If you’re looking for a single workout move that’s going to give you maximum results, focus on deadlifts.
The hips are one of the body’s biggest weight-bearing joints. They also happen to be the central axis of movement in the human body, which means they affect all of the muscles around them.
There are 21 individual muscles that are included in the hips, including your body’s largest and most powerful muscles. When you train with deadlifts you maximize your time and effort because you’re getting all 21 of these muscles at once.
What Makes Deadlifts Effective
Functional training is always going to be the best use of your time. This type of training focuses on common movement patterns that take place every day. Deadlifts focus on the hinge movement pattern that improves hip strength and power.
This movement pattern incorporates the posterior chain, recruiting the glutes and hamstrings which are two of the body’s power and performance muscles. Strengthening these areas improves athletic ability regardless of the sport, because these are key muscles for performance.
A hinge position (think athletic stance) is the start of most athletic activities – sprint, jump, vertical jump, power clean, etc. It’s also an easy movement to build strength through because you can load the deadlift heavier than other movements since it incorporates some of the body’s largest muscles.
If that’s not enough to convince you to add deadlifts to your workout routine, the deadlift actually works every muscle you’ve got—strengthening your hands, shoulders, lats, and core to a high degree.
You might be surprised to hear that deadlifts crush the plank at training the transverse abdominis, the core’s deepest-lying muscle.
What’s more, done properly deadlifts can actually decrease pain in people with lower-back problems.
Begin your deadlift tryouts with a trap bar. This variation puts your center of mass inside the bar, so there’s less sheer force placed on your spine and it doesn’t require much mobility. Trap bar deadlifts are accessible for most people.
From there, options include both a conventional hip-width stance as well as a wider sumo stance. Play with foot placement to figure out what works with your body.
Once you find a position that works for you, here are some guidelines on form that will help you incorporate deadlifts with minimal risk of injury:
- Engage your core. Bracing your core reinforces the muscles in your trunk and reduces excess stress on your spine. This also transfers power between your lower and upper body. You’ll want to maintain a neutral spine throughout the movement and use your core to point your ribs toward the floor.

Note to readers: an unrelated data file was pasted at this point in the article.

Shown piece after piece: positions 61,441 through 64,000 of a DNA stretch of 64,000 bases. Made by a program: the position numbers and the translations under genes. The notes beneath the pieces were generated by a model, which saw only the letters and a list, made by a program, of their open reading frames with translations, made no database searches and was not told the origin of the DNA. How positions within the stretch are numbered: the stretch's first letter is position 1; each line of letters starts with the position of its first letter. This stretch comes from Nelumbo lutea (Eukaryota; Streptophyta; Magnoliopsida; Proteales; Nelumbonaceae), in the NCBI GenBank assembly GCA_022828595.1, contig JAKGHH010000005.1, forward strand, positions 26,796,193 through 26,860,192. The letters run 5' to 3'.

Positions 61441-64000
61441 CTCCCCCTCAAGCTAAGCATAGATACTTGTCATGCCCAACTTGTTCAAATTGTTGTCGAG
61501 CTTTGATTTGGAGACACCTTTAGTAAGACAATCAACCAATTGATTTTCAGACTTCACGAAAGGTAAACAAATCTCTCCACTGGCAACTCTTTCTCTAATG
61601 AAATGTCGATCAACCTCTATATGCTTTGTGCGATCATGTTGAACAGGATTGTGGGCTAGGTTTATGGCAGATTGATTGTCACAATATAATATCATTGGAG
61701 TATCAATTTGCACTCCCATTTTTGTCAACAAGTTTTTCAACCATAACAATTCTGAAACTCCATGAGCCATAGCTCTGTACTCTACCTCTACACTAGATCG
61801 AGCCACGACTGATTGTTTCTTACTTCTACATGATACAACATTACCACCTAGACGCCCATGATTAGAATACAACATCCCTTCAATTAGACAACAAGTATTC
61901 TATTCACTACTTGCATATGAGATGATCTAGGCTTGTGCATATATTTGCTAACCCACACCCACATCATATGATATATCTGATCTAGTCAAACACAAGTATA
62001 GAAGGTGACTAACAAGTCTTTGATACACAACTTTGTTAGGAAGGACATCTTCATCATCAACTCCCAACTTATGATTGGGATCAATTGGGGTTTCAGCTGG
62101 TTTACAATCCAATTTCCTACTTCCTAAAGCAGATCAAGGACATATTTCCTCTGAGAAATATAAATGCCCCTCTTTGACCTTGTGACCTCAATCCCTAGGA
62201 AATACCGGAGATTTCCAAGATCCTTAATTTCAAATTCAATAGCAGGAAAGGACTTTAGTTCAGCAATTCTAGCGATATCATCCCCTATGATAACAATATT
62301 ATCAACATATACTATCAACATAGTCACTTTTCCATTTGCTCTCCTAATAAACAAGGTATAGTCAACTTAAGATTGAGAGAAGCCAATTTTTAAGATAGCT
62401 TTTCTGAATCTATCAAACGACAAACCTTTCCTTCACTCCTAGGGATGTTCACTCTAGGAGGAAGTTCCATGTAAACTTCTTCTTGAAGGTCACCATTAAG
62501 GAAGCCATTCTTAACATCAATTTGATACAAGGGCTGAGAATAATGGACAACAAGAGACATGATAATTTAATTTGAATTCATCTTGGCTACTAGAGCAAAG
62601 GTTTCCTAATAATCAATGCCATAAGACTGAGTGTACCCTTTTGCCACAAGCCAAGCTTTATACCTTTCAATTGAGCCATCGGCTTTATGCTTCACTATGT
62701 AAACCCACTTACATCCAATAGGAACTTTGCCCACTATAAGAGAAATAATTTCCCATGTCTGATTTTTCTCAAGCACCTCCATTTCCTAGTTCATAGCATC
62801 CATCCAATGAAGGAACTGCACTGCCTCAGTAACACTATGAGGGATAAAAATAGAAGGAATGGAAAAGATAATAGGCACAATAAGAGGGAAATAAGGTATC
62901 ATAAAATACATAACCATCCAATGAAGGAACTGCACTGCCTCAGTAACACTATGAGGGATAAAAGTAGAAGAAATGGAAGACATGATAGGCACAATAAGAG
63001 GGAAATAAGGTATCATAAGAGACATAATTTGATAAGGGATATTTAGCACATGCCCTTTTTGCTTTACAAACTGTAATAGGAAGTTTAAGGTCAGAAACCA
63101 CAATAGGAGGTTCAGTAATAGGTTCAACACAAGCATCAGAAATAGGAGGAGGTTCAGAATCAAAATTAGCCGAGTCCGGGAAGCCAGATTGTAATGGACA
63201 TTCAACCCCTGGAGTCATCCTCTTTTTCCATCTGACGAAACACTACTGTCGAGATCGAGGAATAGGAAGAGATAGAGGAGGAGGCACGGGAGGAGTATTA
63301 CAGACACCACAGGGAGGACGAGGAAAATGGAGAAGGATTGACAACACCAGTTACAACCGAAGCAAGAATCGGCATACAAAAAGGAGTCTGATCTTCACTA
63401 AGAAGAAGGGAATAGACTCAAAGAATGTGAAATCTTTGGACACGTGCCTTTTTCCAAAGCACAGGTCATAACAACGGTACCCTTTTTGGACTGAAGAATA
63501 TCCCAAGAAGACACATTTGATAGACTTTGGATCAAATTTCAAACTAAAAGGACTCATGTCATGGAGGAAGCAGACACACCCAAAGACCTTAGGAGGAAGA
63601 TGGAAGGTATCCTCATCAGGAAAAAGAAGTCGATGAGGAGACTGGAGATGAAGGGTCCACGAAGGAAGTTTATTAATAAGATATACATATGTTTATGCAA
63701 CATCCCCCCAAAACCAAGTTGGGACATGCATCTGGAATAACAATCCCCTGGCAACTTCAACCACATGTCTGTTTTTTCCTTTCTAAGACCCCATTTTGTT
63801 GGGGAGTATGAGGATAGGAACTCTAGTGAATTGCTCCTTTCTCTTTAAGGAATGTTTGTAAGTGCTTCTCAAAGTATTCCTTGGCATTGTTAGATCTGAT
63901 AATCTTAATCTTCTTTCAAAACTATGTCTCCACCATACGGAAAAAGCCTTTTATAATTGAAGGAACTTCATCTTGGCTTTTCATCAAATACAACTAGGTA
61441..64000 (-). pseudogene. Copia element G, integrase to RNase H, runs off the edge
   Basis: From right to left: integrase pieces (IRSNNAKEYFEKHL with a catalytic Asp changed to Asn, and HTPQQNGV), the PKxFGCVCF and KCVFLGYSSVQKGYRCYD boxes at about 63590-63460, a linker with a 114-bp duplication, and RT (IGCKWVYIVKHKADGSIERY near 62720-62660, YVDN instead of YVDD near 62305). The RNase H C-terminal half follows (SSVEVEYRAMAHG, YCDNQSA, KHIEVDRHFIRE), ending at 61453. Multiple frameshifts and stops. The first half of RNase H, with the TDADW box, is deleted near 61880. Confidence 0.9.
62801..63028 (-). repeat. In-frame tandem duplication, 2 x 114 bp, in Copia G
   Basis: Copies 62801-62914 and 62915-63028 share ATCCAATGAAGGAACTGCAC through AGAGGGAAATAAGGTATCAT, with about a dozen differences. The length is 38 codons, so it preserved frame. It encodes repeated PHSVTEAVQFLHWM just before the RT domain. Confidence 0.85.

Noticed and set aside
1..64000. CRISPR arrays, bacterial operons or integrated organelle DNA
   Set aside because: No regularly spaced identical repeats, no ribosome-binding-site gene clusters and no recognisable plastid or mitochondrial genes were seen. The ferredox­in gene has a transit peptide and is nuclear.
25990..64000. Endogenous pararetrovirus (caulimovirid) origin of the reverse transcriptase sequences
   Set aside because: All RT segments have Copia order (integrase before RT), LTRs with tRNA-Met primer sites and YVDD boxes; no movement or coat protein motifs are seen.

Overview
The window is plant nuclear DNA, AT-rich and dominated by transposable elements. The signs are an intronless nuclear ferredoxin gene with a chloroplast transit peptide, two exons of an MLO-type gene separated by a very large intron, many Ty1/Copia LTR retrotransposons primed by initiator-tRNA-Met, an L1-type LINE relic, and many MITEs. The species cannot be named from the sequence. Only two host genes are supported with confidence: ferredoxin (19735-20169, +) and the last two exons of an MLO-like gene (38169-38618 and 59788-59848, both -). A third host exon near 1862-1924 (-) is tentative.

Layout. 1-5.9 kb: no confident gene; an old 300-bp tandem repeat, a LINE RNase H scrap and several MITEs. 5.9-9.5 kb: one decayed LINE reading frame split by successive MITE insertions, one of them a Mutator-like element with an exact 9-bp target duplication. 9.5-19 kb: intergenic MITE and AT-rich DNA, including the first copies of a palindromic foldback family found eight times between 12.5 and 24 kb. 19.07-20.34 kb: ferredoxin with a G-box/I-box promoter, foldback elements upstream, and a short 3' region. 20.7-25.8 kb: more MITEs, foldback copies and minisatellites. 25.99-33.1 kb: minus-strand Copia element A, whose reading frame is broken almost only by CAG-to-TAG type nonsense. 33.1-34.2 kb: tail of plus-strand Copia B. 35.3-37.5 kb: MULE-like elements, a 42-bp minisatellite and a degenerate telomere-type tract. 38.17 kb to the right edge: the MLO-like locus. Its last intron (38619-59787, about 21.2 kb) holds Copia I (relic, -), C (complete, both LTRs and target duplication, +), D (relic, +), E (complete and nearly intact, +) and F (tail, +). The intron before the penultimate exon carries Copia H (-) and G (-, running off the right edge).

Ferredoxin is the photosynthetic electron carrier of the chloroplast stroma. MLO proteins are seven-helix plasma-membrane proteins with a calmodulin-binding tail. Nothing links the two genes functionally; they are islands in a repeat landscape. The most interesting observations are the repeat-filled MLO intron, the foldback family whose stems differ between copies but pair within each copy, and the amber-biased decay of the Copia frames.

- Hinge at the hips, don’t squat. As you lower into the movement, send your hips back behind you as far as possible. An easy way to think about it is that you’re trying to close a drawer behind you with your butt as you hinge down. Your knees should bend minimally and move only a little bit forward, if at all.
- Engage your lats. Slide your shoulder blades down your back and hold them in place with your lat muscles. This will keep you from rounding your shoulders, which is especially common at the bottom of the movement.
- Stand up tall. As you’re coming up, think about standing up tall as opposed to pulling the weight up or thrusting your hips forward. Think of this as a “vertical plank” where your body is tense, long and strong at the end of the movement.
- Keep the weight close to your body. There’s a reason why people who deadlift often have holes in the shins of their workout gear. If you’re using a straight bar, it should nearly skim your legs on your way up and down. If you’re using a trap bar, your hands will be directly next to your legs. Either way, keep it from moving in front of your body which will add strain to your low back.
Add Deadlifts to Your Workout Routine
To get the most out of your deadlifts, do them at least twice per week. You might want to change the variation from one day to the next, or alternate your set up. Since you’re working many muscles at one time, you can add deadlifts to your total-body, lower-body, or posterior-chain days.
It’s a good idea to add them to the beginning of the workout, soon after your warmup. Deadlifts require good form to make the most of the movement and avoid injury, so you don’t want to attempt them when your muscles are tired.
Ideally use reps of 6 at a time to reduce the risk of breakdowns in form. Try 4 sets of 6 reps, or 5 sets of 5 reps. If you’re feeling pretty worn out by the end of each ser, rest 2 to 3 minutes between them.
At the end of the day, you’re looking for quality of movement. The best way to get the most total body benefit from your deadlift is to do them with excellent form.